Will Thisara Perera's promise as an all-rounder be fulfilled?
Perera needs to combat the short ball more effectively
By Rex Clementine | June 3, 2012
On Friday, at Hambantota, the burly Thisara Perera made his comeback to the national side having missed the Asia Cup due to injury and there were runs, wickets and an outstanding catch to his credit, as Sri Lanka defended a modest target of 133 to go one-up in the two-match series.
Just as Perera did on his debut, at the age of 20 in Kolkata, smashing 31 runs off 14 balls, he has come up with some memorable cameos over the last three years. His unbeaten 21 off nine balls, with three fours and a six, in the World Cup final last year in Mumbai and the whirlwind 44 ball unbeaten 69 in Kimberley, where he hit five massive sixes to help Sri Lanka win the fourth ODI against South Africa are particularly noteworthy. Consistency, however, has been a problem for Perera.
Others in the same calibre, such as Suresh Perera and Nuwan Zoysa, were tipped to impress when they emerged in the international scene but they soon faded away, having not fulfilled their early promise.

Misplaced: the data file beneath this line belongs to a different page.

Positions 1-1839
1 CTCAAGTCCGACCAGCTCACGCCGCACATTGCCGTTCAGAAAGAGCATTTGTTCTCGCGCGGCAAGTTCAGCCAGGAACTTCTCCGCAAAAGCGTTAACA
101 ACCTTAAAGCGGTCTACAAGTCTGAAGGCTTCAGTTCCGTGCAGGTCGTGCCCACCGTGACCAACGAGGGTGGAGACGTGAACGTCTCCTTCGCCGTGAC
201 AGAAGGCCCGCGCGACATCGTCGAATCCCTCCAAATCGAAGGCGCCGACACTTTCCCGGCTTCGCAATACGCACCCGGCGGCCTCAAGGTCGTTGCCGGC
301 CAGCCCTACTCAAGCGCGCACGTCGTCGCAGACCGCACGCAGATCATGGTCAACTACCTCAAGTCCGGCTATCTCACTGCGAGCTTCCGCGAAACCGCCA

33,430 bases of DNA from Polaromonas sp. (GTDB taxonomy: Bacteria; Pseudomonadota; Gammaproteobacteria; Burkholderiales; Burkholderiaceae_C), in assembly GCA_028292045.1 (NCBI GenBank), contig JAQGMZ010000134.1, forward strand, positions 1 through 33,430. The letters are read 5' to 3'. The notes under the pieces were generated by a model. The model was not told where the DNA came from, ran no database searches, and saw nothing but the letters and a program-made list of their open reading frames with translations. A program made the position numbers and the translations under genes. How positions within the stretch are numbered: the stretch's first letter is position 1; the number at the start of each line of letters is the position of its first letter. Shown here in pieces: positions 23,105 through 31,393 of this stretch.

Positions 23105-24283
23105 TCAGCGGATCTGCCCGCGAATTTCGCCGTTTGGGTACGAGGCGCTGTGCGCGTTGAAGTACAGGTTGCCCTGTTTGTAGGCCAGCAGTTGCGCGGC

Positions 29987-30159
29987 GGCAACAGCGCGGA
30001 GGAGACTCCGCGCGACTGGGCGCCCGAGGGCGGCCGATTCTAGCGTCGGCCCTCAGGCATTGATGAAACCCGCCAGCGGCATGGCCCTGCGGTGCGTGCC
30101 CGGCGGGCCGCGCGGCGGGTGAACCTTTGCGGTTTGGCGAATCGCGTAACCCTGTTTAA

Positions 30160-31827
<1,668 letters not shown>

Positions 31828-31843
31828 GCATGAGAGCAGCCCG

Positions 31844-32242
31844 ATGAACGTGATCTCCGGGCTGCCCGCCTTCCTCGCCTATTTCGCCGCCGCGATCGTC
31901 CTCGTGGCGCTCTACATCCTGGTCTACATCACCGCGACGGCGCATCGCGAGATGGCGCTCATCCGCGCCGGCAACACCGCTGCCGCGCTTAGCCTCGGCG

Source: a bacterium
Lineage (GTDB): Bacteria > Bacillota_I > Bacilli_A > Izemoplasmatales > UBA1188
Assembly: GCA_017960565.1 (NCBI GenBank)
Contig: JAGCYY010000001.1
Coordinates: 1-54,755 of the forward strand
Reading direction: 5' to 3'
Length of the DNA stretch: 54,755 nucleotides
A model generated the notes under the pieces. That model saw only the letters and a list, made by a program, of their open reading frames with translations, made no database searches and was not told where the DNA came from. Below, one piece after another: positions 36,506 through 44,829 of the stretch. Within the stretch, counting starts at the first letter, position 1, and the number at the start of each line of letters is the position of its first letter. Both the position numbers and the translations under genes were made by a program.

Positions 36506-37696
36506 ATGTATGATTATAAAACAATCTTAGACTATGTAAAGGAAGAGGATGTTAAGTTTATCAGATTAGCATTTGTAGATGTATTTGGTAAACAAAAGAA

Perera’s family hail from Ekala and his mother is a science teacher at St. Anthony’s Convent in Mutwal. Like Zoysa and Suresh Perera, Thisara Perera is more of a bowler than a batsman but a better batsman.
With Angelo Mathews prone to injuries and the question of whether he can take up the challenge of bowling 10 overs in an ODI hovering, Perera has an opportunity to fill in those shoes which Sri Lanka have been desperately trying to fill.
When Chaminda Vaas started his cricket career, the batting technique he possessed made many believe he will be the player who will shoulder the burdens of Sri Lankan cricket like an Ian Botham or an Imran Khan. While he performed his duties as a bowler to perfection, he hardly made the impact that was expected of him as a batsman. Although he ended up with a Test century, 13 fifties and an average touching 25; by his own admission he underachieved as a batsman.
Perera cannot currently be compared to Vaas, who is Sri Lanka's greatest fast bowler, but if he can achieve half of what Vaas did with the ball he would finish with a successful career.
Having started young, you can only expect Perera, currently 23, to get better. His forte is not grafting an innings, but coming in during the death overs and smashing some meaty blows to give the team an extra 25 to 30 runs, which would make the difference in the end in the limited-over formats.
Obviously, there is still a lot Perera needs to work on and high on that list will be combating the short ball. It only took a couple of overs for James Anderson to work out Perera had a serious problem in facing the short ball last summer in his Test debut in Cardiff. From there on, England peppered him with short balls and eventually Perera was dropped. One year on, he seems to be better prepared for the shorter ball but there still remains work to be done.
© Rex Clementine/The Island